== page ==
Most Wasps Are Misunderstood…
‘Wasps’ are truly a diverse group of insects – with over 100,000 species known out of an estimated total of 350,000, they make up a considerable chunk of biodiversity.
It’s true that some wasps wreak havoc against native biodiversity and cause serious allergic reactions when they turn their sights on people. However, only a handful of species give wasps their bad reputation in New Zealand:
- Common wasp (Vespula vulgaris)
- German wasp (Vespula germanica)
- Asian paper wasp (Polistes chinensis)
- Tasmanian paper wasp (Polistes humilis)
- European paper wasp (Polistes dominula)
These five introduced species have tarnished the reputation of New Zealand’s misunderstood wasps.
We have up to 3,000 native wasp species (compared to about 250 native birds), and none of our natives are social wasps. This means they don’t form colonies and won’t sting, preferring instead to lead solitary lives as ‘parasitoid’ wasps.
Parasitoids can be thought of as being intermediate between predators and parasites. Like parasites, they require a ‘host’ to feed on to complete their life cycle. But unlike parasites, they eventually kill their host. In parasitoid wasps, females inject their egg into the caterpillar of another insect (or lay it on the outside of the caterpillars’ body). The wasp larvae that hatch out feed on the bodies of their hosts, slowly draining away their vitality, and using this nourishment to develop into adult wasps.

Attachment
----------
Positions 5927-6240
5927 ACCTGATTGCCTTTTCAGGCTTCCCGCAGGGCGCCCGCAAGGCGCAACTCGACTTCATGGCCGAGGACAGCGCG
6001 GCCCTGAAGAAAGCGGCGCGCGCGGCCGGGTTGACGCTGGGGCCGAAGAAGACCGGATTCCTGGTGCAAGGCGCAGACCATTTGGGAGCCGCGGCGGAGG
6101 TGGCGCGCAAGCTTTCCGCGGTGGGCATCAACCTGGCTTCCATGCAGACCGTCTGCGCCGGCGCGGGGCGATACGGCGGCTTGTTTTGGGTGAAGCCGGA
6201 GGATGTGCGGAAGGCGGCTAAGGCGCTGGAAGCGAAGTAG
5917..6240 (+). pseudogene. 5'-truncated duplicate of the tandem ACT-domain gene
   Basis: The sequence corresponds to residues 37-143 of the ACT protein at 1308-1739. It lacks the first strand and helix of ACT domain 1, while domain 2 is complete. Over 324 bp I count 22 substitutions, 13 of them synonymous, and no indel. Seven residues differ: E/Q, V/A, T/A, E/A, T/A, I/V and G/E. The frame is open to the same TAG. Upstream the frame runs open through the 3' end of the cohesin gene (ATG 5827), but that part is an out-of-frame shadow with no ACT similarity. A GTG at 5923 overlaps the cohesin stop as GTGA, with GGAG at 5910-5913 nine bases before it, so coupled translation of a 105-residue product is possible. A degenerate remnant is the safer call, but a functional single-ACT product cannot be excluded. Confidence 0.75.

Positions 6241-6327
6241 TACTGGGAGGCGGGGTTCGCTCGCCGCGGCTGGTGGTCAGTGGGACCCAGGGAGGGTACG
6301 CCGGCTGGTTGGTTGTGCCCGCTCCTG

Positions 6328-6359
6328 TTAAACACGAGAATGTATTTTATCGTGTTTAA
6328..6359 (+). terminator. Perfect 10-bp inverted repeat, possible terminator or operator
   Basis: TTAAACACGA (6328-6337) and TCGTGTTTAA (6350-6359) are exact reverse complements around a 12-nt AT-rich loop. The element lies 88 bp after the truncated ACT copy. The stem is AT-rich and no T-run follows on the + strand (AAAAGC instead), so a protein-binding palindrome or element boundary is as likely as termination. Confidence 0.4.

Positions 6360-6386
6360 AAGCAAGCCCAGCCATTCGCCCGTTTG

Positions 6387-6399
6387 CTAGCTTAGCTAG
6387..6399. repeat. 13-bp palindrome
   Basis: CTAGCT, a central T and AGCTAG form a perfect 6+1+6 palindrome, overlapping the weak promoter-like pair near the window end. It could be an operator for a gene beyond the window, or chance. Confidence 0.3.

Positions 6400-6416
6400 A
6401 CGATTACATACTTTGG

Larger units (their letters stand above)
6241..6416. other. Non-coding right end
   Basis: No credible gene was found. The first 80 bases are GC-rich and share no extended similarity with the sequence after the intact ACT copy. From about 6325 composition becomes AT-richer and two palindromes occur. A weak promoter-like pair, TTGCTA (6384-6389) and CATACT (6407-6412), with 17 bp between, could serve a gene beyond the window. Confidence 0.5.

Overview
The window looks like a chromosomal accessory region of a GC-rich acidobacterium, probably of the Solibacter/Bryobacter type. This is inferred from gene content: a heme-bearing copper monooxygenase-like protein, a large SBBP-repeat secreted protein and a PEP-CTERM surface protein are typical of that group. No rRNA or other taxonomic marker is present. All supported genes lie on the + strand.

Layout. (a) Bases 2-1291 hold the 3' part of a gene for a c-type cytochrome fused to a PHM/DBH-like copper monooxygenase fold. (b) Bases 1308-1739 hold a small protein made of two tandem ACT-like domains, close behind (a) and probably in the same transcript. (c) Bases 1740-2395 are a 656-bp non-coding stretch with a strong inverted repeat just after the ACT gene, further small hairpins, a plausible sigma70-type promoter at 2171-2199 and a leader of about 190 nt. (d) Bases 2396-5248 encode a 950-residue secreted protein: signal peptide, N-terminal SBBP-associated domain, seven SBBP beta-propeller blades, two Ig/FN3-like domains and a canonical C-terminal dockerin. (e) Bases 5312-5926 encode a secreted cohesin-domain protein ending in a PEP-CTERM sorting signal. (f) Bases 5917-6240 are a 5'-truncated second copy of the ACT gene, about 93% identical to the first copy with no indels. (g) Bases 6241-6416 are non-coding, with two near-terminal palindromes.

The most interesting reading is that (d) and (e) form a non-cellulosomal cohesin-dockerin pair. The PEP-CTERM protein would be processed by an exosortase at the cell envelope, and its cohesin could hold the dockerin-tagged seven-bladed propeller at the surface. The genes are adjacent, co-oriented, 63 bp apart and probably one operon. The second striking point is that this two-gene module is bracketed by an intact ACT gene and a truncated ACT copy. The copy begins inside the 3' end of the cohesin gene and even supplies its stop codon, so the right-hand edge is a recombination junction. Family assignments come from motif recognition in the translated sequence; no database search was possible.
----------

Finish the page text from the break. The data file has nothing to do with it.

Parasitoids play important roles in the ecosystems they inhabit. By keeping a lid on their host populations, parasitoids ensure that no single group gets too abundant. This means that parasitoids help to ensure the diversity and abundance of other organisms is maintained. They make up a staggering portion of global biodiversity, so being ignorant of them makes us ignorant of much of the animal life on the planet. Naming, describing, and studying the distributions of parasitoid species makes significant contributions to our overall catalogue of life.
Not only are parasitoids found almost everywhere, they are also involved in a myriad of interactions with their hosts, the plants their hosts feed on, and the wider web of organisms within those areas. If we are to conserve species or habitats, we need to know how they work, which means understanding the complex networks that parasitoid wasps are a part of. Humans can also harness the behaviour of parasitoids in ways that benefit us. We can introduce them outside their native ranges to control pests (after careful testing), and we can potentially use them to monitor the ‘health’ of an ecosystem. However, parasitoids exhibit attributes that make them extinction prone: they rely on unpredictable resources (their host populations may fluctuate wildy); they are present in naturally low numbers; and they have very high levels of endemism (i.e there are many species that are found no where else in the world).
Therefore, I believe their study should be prioritized by conservationists, the primary industries, and the public in general.